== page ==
UNSW Sydney researchers have received funding from the Australian Government for COVID-19 projects, including the development of new antibody drugs and to repurpose medications.
Researchers from UNSW have been awarded more than $3.9 million in funding for three new COVID-19 research projects.
The funding is part of $66 million in funding announced by the Minister of Health, the Hon. Greg Hunt into finding a vaccine and treatments for COVID-19, as well as better preparing for future pandemics. The funding is available through the Government’s Medical Research Future Fund (MRFF), extending the $30 million already pledged for the Coronavirus Research Response.
UNSW Dean of Medicine Professor Vlado Perkovic said the funding will enable UNSW researchers to contribute to global efforts to control and eliminate COVID-19.
“UNSW is committed to helping protect the Australian and global community from COVID-19. From treatment of COVID-19 using promising plasma and monoclonal antibodies, to using common blood pressure medications to assess whether they prevent lung failure, our researchers are doing what they can to make a difference during this difficult time,” Prof. Perkovic said.
COVID-19 therapy using antibodies from hyperimmune plasma
Research led by UNSW Kirby Institute’s Director Professor Anthony Kelleher has received $2 million for its program to discover a COVID-19 therapy using antibodies from plasma.
“There is currently no universal treatment for COVID-19, but our initial research indicates that harnessing antibodies from recovered patients is a promising approach and could be rapidly developed as a therapy,” Prof. Kelleher said.
“The antibodies we use are called hyperimmune antibodies. They are ‘hyperimmune’ because they contain very high levels of SARS-CoV-2 antibodies, which we think will boost the immune response in people who are experiencing severe health outcomes of COVID-19 and assist them to fight off infection.”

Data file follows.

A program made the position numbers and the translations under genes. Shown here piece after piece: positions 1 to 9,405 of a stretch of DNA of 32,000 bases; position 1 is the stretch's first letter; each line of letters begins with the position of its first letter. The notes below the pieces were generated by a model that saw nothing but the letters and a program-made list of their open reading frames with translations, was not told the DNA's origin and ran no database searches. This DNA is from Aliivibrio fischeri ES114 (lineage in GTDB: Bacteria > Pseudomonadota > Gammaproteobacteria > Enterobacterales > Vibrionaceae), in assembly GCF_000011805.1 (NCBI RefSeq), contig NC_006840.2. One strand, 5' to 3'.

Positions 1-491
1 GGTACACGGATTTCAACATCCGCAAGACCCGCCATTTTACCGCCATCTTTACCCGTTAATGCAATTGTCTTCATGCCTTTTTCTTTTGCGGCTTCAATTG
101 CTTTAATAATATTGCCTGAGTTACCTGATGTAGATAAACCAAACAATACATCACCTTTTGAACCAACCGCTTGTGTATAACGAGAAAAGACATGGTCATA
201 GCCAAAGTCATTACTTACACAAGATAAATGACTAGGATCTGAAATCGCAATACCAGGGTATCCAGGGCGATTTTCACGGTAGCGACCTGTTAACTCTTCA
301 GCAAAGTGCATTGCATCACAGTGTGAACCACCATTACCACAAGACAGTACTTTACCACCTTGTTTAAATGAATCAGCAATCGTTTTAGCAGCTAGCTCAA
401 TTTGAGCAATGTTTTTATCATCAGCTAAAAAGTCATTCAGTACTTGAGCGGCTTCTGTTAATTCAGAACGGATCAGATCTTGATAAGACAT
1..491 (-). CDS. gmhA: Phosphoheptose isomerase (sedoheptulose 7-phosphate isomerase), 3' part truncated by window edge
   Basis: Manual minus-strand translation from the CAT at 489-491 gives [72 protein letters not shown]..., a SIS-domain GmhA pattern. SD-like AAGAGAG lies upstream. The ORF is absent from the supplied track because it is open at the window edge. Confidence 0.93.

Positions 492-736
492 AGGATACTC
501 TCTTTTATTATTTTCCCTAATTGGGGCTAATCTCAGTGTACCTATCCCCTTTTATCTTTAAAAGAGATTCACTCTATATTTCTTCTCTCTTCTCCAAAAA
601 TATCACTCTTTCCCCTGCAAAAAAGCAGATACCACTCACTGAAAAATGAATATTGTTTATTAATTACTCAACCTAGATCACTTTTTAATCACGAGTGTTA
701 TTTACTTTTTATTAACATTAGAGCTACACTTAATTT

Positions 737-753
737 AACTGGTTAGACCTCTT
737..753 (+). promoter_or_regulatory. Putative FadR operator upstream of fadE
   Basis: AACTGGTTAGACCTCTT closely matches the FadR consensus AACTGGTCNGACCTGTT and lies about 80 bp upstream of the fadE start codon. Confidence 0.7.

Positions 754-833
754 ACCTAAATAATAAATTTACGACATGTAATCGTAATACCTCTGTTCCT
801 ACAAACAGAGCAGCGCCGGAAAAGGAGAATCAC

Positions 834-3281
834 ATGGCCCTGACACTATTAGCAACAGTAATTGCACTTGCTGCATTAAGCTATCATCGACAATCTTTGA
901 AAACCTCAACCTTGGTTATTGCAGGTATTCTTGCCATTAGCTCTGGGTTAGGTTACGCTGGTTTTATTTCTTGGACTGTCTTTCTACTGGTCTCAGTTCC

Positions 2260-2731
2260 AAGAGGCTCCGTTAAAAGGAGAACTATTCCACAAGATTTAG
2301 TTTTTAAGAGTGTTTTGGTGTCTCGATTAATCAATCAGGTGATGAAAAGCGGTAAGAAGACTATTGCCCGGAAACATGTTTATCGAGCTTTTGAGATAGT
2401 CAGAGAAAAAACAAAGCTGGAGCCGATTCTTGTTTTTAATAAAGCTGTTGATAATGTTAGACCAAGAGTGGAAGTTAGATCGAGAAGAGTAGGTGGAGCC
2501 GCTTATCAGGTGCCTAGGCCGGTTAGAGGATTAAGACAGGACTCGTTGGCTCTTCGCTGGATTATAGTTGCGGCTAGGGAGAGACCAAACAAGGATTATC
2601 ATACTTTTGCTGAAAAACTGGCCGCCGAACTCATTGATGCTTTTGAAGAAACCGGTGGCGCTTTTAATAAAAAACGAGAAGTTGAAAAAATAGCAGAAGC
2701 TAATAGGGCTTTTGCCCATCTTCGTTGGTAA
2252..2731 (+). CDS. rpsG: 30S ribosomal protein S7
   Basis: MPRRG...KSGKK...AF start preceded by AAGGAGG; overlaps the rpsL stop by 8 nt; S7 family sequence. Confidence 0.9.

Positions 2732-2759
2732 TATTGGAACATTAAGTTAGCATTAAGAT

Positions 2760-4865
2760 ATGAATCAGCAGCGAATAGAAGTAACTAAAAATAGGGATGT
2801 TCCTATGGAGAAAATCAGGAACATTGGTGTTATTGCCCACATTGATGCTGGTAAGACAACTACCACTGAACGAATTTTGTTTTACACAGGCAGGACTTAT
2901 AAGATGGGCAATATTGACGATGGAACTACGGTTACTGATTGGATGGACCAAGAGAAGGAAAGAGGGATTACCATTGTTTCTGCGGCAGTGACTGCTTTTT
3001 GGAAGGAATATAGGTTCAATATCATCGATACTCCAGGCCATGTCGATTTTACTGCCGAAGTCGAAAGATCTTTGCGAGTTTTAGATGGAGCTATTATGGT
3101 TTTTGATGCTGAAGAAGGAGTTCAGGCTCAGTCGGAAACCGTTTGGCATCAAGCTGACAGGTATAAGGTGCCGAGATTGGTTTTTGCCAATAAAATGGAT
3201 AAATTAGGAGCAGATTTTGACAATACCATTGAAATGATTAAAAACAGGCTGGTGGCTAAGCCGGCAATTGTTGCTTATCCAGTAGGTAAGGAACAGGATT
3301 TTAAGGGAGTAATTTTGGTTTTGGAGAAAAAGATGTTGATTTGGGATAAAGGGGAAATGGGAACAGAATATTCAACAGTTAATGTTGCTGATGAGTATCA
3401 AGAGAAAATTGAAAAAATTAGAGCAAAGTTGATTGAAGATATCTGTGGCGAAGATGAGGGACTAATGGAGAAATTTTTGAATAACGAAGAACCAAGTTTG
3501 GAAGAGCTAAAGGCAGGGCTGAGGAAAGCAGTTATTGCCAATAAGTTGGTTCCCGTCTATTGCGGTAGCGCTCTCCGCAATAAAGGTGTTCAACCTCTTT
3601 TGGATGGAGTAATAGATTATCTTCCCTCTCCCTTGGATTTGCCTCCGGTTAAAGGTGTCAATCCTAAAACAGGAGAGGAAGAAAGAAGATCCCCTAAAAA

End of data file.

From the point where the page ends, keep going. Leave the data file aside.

“We have previously demonstrated that antiviral therapies can be taken preventatively for HIV. The approach we are pursuing for COVID-19 will work if the preparation contains such high levels of antibodies, it prevents the infection from taking hold in an individual’s body, even if they are exposed. Until we have an effective vaccine or monoclonal antibodies, preventative treatment such as hyperimmune plasma will be an essential part of our approach to combatting COVID-19, particularly for those at risk, like health care workers and the elderly,” Prof. Kelleher said.
COVID-19 therapy using monoclonal antibodies
Professor Daniel Christ from UNSW Medicine and the Garvan Institute of Medical Research has received $595,000 to develop monoclonal antibodies. A joint collaborative effort of the Garvan Institute of Medical Research and the Kirby Institute this initiative focuses on further developing the hyperimmune antibody concept into standardized medicines that can be produced in the laboratory in unlimited quantities.
“Addressing the COVID-19 emergency requires an unprecedented global effort to generate new medicines,” Prof. Christ said.
“Monoclonal antibodies are a validated class of drugs, with a well-defined development pathway and high success rates of translation into clinical practice. Unlike vaccine and plasma-based approaches, monoclonal antibodies can confer standardized passive immunity, eliminating variation between individual patients, as well as eliminating batch-to-batch variation.”
“We know that monoclonal antibodies can be highly effective against respiratory viruses, in both prophylactic and therapeutic applications, even against pathogens for which we have been unable to develop effective vaccines. Monoclonal antibodies may provide long-term protection for at risk individuals, including those with compromised immunity, front line staff, and the elderly which are at particular at risk from COVID-19,” Prof. Christ said.
Investigating the use of common blood pressure medications to reduce the duration and severity of lung failure
A trial led by Associate Professor Meg Jardine from the George Institute for Global Health and UNSW Medicine has received $1.4 million. The CLARITY trial will test whether a group of common blood pressure medications reduce the duration and severity of lung failure due to COVID-19.
This group of blood pressure medications have been in clinical use for over 30 years. They protect against lung injury in animal studies, including injury from viruses like the COVID-19 virus, although the effect in humans is not known.
These medications are well-understood, widely available and low cost. A/Prof Jardine said that if the trial shows they are beneficial, the results could be widely implemented into clinical care immediately.
“The threat of COVID-19 outbreaks will remain with us for some time. Repurposed medications that can lessen the duration and severity of COVID-19 disease may provide some relief whilst vaccines are being developed,” A/Prof Jardine said.